by Mel Davies
We cannot avoid change, we cannot foresee all of it, we can only hope to direct and control some of it. Some change is inevitable and indeed necessary if U3A is to survive. So what might be changed and what must be retained? What is the true nature of U3A?
We should, I think, keep two things firmly in mind. U3A is a movement, not an organisation and it is a grass roots movement. To forget or ignore or challenge these basic tenets would be to risk damaging the unique nature of U3A.
The U3A movement is based on a body of thought about late-life learning. The defining ideas for the model of U3A we use are Lazlett’s Principles. Individual thinkers – that is separate, disparate and independent U3As – use these principles as templates when creating and managing their own groups. This is the way U3A has spread world-wide – ad hoc at grass-roots level. This may lead some people to see U3A as frustratingly loose in structure. But can such a unique movement be expected to possess uniformity? I’d argue that U3A’s very flexibility is one of its strengths.
The “British model” of U3A has developed through practice “in the field” and become firmly entrenched in Australia. I would hold that in the process three basic assumptions have come to be held in common. 1. U3A is voluntary. It is not payment for services rendered. Consequently cost of membership can be kept to a minimum. 2. U3A operates on the principles of self help and mutual support. U3A is not merely learning – it is a particular educational model in which people share with and learn from each other in a friendly, noncompetitive, supportive social environment.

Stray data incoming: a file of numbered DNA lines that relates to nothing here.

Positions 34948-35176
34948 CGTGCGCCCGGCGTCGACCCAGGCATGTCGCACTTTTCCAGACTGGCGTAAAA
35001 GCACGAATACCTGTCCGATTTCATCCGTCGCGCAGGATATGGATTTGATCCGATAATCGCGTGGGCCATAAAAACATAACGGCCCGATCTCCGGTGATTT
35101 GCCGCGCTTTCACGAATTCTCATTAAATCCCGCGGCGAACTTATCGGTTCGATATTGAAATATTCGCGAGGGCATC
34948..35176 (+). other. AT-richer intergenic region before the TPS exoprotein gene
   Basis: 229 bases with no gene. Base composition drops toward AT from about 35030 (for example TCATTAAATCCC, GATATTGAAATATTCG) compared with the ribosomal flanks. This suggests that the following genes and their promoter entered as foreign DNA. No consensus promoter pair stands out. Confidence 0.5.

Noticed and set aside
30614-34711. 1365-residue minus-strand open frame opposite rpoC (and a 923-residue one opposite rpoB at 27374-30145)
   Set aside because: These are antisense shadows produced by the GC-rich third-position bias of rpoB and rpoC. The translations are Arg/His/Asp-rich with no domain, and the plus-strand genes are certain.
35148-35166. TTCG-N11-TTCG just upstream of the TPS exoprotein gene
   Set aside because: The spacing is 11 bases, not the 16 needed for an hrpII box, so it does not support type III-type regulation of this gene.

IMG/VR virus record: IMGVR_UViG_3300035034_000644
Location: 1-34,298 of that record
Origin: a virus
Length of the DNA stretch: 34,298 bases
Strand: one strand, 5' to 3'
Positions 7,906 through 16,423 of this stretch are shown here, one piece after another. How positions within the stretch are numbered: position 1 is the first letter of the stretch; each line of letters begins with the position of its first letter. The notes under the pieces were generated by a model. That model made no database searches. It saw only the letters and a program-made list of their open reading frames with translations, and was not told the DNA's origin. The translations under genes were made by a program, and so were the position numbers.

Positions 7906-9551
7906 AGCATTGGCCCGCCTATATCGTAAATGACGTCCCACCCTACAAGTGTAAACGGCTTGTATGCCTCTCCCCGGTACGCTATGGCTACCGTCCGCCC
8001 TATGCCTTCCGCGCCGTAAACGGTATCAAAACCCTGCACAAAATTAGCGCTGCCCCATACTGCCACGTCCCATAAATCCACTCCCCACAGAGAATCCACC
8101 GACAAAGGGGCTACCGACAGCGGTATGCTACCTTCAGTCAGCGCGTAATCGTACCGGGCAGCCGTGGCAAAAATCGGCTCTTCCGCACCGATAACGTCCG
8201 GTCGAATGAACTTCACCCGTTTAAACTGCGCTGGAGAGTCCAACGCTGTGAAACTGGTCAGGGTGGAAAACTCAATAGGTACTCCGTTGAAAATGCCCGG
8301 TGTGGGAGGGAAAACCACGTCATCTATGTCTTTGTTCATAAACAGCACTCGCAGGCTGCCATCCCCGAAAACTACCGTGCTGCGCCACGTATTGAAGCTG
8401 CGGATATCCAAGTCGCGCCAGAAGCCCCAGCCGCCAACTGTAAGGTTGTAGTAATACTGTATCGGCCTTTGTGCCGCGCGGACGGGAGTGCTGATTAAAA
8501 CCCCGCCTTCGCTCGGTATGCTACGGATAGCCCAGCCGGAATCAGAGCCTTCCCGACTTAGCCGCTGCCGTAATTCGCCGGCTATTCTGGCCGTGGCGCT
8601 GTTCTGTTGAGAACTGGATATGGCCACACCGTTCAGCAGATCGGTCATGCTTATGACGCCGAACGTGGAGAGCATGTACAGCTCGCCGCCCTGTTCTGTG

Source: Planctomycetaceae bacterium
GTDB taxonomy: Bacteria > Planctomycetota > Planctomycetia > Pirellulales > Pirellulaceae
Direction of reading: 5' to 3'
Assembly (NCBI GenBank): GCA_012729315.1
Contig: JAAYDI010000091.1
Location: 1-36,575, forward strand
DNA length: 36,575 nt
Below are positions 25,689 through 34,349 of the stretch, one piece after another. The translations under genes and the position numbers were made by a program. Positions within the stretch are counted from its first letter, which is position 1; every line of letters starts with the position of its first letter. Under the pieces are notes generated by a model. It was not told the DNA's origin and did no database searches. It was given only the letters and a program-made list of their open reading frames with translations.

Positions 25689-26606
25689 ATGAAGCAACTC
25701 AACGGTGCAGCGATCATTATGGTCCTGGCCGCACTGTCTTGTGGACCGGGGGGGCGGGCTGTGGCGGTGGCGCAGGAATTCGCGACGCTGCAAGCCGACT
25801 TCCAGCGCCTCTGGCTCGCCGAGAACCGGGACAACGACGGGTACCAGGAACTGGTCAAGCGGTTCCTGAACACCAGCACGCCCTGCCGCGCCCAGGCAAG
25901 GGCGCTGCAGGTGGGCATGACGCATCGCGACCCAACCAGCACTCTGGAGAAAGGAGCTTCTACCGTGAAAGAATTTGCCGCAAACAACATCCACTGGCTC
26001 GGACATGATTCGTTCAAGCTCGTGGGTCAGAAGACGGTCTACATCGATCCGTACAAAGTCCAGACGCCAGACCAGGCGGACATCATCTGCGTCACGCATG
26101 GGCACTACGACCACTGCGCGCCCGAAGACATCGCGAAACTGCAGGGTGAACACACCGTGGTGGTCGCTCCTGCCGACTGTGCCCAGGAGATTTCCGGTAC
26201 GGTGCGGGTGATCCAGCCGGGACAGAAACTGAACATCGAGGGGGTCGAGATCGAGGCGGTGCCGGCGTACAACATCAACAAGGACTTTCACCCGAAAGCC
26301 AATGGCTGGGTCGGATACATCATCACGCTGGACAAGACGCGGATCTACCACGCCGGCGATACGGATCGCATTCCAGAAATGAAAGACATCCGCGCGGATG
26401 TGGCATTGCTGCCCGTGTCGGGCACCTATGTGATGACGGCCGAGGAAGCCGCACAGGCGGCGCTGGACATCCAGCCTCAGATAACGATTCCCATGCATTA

3. Each U3A group is independent. It conducts its own affairs, formulates its own constitution and determines its own curriculum according to the needs of its members and using the resources available to it.
U3A is a community and as members of this community we have a collective responsibility to protect its true spirit by ensuring that as we adjust to change and move into the future the U3A baby is not thrown out with the bath water.